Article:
Gog-Magog - the story
Gog-Magog is a fantasy quest in the tradition of classics like The Hobbit and The Wizard of Earthsea.
Gwern, last-born of the exiled Gog clan of the Mharos (giants), seeks the lost head of Bran the Blessed, the king who promised to protect his people even after his death.
Gwern travels from Tibet to England, with no knowledge of the modern world. He is helped by the unlikely figure of a somewhat unpredictable Buddhist hermit, and meets Fairies, Wiccans, Elves and Goblins. He must face the descendants of the Giants' nemesis of old, Jack.
In quieter moments between adventures, Gwern recounts the Mharos's past, and tells the true version of what are fairy tales to us, but history to him.
Exciting and fast-paced for readers young and old, its themes of friendship and care for the earth are relevant to all.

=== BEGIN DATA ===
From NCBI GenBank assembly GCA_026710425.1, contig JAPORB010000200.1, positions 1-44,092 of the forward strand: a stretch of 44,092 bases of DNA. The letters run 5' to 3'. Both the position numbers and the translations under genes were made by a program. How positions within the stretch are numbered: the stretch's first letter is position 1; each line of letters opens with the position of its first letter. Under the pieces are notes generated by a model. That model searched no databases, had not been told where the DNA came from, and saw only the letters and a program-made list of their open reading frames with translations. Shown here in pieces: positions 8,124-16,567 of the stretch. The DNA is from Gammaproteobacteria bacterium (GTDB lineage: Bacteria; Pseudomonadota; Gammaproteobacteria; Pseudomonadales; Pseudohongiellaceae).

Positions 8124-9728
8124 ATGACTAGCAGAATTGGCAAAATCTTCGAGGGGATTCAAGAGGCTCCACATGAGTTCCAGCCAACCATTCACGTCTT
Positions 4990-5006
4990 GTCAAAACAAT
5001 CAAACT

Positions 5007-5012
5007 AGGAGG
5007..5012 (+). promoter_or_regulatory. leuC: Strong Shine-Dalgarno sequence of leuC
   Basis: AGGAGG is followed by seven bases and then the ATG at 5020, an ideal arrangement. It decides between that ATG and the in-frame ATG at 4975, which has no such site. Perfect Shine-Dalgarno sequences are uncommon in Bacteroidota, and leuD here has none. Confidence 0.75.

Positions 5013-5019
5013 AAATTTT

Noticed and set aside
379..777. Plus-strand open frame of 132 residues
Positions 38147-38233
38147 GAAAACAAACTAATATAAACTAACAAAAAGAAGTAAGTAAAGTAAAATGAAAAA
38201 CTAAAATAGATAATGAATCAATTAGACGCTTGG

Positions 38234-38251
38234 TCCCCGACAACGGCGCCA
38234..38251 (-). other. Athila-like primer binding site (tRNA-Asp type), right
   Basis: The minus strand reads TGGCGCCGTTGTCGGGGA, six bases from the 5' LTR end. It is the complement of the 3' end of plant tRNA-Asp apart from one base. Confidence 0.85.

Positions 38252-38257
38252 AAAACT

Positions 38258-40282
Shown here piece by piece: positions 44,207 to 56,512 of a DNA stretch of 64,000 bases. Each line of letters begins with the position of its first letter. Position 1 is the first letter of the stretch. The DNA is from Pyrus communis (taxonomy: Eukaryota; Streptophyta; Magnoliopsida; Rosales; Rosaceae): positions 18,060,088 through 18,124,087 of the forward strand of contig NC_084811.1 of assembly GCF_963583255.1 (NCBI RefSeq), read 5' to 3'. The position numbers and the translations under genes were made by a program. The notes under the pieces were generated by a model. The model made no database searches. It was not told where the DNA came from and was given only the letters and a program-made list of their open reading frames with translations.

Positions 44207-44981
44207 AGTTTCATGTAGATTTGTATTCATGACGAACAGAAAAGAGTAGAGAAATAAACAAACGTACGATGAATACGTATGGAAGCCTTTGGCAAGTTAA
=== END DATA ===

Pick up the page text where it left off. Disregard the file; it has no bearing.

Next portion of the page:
I have a long-time fascination with Britain's ancient myths. The oral tradition was gathered into some of our oldest literature, in the magical fables of The Mabinogion, and Geoffrey of Monmouth's mythic histories of Albion and Lloegyr (England).
Gwern, the giant who narrates this story, relates some of these histories. They tell how the head of Bran the Blessed was lost, and the root of the old curse which means his people can no longer have children.
Giants feature in folk tales from all over the world. I always suspected that they represent our fears of strangers and "other". I think it is timely to reclaim "giant history", because this is the forgotten origin myth of Albion and Britain. We find that the first inhabitants were refugees, fleeing war and persecution. The founding myth is not nationalistic, but inclusive, and has a unifying power even today.
- author Glyn Carter
From Chapter 15: After many adventures, Gwern sets foot on a beach under the White Cliffs of Dover. He stands for the first time in Albion, homeland of the Gog giants, and homeland too of the Lloegri, later known as Englishmen:
On the west wind blowing down from the clifftop came the odour of the dog who had just been walking the path above, and the odour too of the dog’s master.
The old words came irresistibly to my lips from some ancient cavern in my mind:
Fly foe fear flee, I smell the blood of a Lloegri.
Fly foe fear flee the cruel blood of the Lloegri.